Day 14 – Last day in Ethiopia

I had a nice sleep and woke up at a leisurely pace for one of the first times on the trip. After taking a much needed shower (you have no idea how dusty it was this time of year), I joined Mesele and Mercy in the kitchen for a breakfast of scrambled eggs and a traditional Ethiopian dish of bread bits soaked in spices and oil and lightly fried. We also had Mercy’s special cinnamon tea, made with a masala straight from the Addis spice market.

Then, I tagged along with Mesele for the rest of the day for a mix of work and play. First, we ran a few errands and visited Mesele’s office again at Red Fox, while I enjoyed a cappuccino and surfed the net, breaking a sweat on social media.

At his Red Fox officeon Facebook and email

Afterwards we visited my relatives – my Uncle Girma’s sister Alam Tshai, and son, and daughter, Nina (my cousins). They served us delicious injera and wot, and then fresh fruit, as we chatted about my experience in Ethiopia, news from the family back in the US, and small bits of personal details from our lives. I feel so blessed and lucky to have such a welcoming family half-way around the world. I dropped off some of the honey that I brought from Lalibela, knowing that it would go to great use with them.

My cousins and me in Addis My cousins and me in Addis

The next task was to go to the market, located in the city center. Mesele explained that the Addis market is the largest open-air market/souk in Africa, even larger than Cairo’s Khan al-Khalili. It’s mind-blowing to think that anything would be larger than the Khan.

Yes, there we were, in a labyrinthine maze of tunnels and passage ways that curved and veered throughout the downtown, with hundreds of nooks and crannies leading to one shopping adventure after another. You want it? You can buy it here. Everything. Seriously.

I particularly liked the spice market because it smelled the best. Ethiopians consume not only spices, but also incense for their coffee ceremonies. Here is a shot of the incense rack at a small shop that we bought some cinnamon, cloves, cardamom, and dried, sweetened raisins from.

The spice market in Addis

 

Mesele also took me to a stall selling the traditional coffee cups and the boiling pot – the jebena – and surprised me with them as a gift. Pictures to come later of me donning the traditional costume they bought me as I carefully pour coffee for my friends and family in the US.

Then, it was time to eat again (as if I hadn’t already eaten twice in the span of 4 hours). This time I’d be trying one of the local delicacies, raw meat (beef). We met at a local restaurant for white wine mixed with beer (yum, and refreshing!) and a heaping plate of chunks of raw meat. In case you’re wondering whether it’s safe to eat, read this article. It’s not recommended, yet plenty of Ethiopians eat huge quantities of it regularly (weekly) and don’t get sick. When in Rome.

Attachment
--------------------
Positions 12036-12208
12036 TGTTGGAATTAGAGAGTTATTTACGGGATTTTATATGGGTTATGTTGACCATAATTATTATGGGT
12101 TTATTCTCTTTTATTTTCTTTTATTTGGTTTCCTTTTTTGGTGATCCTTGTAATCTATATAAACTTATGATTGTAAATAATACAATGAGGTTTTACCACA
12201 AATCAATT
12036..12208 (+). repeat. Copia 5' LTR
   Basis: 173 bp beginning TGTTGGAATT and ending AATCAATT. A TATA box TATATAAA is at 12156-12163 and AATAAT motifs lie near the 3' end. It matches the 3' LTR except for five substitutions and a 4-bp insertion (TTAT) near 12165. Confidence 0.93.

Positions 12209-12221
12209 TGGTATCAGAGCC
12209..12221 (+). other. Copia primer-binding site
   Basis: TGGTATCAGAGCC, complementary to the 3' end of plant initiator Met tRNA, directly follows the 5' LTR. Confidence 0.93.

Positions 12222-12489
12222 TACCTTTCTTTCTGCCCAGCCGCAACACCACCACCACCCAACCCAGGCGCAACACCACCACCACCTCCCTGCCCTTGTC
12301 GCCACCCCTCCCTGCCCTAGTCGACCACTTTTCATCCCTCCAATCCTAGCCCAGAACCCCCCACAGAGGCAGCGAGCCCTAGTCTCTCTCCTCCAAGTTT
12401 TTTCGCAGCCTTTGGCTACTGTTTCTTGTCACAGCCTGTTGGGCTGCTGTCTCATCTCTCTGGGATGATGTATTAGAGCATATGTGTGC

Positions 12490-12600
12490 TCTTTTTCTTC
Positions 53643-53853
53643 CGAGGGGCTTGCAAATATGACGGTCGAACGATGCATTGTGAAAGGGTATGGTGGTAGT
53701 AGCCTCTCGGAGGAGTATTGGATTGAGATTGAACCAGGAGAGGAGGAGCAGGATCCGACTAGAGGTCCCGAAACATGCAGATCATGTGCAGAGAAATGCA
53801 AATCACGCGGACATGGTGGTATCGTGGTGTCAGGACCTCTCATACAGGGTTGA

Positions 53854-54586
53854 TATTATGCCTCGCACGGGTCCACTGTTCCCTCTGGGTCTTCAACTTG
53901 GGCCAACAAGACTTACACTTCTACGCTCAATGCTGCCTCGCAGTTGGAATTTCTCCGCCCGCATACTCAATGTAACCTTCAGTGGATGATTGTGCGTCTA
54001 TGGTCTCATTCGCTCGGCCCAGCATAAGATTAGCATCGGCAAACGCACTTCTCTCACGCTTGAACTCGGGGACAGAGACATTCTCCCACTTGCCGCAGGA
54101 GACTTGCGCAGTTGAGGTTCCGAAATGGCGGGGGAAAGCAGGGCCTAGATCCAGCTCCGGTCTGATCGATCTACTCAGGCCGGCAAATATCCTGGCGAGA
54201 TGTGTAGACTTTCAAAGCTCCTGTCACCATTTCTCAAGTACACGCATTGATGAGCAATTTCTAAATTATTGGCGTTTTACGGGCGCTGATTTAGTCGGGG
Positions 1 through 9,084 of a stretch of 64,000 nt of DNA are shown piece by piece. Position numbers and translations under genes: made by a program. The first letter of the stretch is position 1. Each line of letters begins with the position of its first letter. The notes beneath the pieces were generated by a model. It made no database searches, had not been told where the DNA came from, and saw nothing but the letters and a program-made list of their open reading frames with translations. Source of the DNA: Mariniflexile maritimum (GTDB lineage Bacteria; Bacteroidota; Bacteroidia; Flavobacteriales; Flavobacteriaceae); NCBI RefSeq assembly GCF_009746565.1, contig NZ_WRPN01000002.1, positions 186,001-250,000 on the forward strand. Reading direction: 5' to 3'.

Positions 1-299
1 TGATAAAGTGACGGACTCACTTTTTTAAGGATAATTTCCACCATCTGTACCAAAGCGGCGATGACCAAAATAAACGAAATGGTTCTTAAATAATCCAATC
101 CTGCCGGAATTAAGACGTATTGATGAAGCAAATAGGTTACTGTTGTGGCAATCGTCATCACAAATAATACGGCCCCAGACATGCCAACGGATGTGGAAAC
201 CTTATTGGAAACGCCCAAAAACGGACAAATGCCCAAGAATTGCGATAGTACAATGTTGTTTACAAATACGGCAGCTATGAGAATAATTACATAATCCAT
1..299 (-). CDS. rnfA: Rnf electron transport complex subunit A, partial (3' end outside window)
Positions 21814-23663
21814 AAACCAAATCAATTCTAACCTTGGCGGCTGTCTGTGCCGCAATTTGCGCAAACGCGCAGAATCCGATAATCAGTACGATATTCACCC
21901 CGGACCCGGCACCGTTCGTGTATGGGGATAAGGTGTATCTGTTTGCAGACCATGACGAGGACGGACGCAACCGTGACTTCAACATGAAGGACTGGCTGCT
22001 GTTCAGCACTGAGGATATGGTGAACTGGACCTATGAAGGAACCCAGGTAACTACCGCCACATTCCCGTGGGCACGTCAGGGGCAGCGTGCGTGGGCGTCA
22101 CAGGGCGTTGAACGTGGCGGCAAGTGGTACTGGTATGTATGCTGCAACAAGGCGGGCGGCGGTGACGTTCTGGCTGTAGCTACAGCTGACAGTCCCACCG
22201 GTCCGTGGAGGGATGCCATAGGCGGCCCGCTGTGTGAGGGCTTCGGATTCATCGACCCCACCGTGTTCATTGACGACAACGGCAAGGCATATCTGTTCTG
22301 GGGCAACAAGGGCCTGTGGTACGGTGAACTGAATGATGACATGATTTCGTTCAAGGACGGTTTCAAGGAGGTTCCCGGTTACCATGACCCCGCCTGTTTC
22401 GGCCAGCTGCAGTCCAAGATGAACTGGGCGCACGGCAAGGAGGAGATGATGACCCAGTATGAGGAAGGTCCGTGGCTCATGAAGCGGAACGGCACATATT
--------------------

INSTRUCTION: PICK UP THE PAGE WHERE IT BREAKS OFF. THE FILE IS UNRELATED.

Raw meat!I also got to meet a few more of Mesele’s friends – Peter and Kifle. We watched football on TV, ate, drank, laughed, and even talked about some of the more philosophical issues in life, including relationships.

New friendsThis was a great way to spend a Saturday afternoon, which Mesele said he did frequently.

We made a few small stops on the way home, including at a small habesha shop where we found some more coffee cups that Mesele bought for me, and bags of coffee from Tomoca, a local coffeehouse and grower.

We went home briefly so I could re-pack all the treasured gifts (many in my carry-on), and then moved onward to the guest house to say goodbye to Mercy, and also play some farewell ping pong.

We said our goodbyes and with much sadness drove to the airport for the final time for probably a year, at least. With promises of returning soon, and an expedition to the south, I said a tearful farewell to Mesele at the Bole International Airport, and went my separate way.

It’s the story of my life. Visit an exotic place, stay just long enough to leave a part of myself, yet somehow go away fuller than when I started, overflowing with the friendship, beauty, and humanity of our world.

 

 

therestlessroad

About therestlessroad

The tar in the street starts to melt from the heat
And the sweats runnin’ down from my hair
I walked 20 miles and I’m dragging my feet
And I’ll walk 20 more I don’t care
And I’ll wander this world, wander this world
Wander this world, wander this world all alone
I’m like a ghost some people can’t see
Others drive by and stare
A shadow that drifts by the side of the road
It’s like I’m not even there
And I’ll wander this world, wander this world
Wander this world, wander this world all alone
Well I’ve never been part of the game
The life that I live is my own
All that I know is that I was born
To wander this world all alone, all alone
Some people are born with their lives all laid out
And all their success is assured
Some people work hard all their lives for nothin’
They take it and don’t say a word
They don’t say a word
Sometimes it’s like I don’t even exist
Even God has lost track of my soul
Why else would he leave me out here like this
To wander this world all alone
And I’ll wander this world, wander this world
Wander this world, wander this world all alone
–Jonny Lang, “Wander This World”

3 thoughts on “Day 14 – Last day in Ethiopia

  1. JJ1

    Wonderful experience I wished I could have.

  2. I can smell the spice market from Toronto… Thanks for sharing.

    • therestlessroad

      🙂 Have you ever been?

Leave a Reply

Your email address will not be published. Required fields are marked *

You may use these HTML tags and attributes:

<a href="" title=""> <abbr title=""> <acronym title=""> <b> <blockquote cite=""> <cite> <code> <del datetime=""> <em> <i> <q cite=""> <s> <strike> <strong>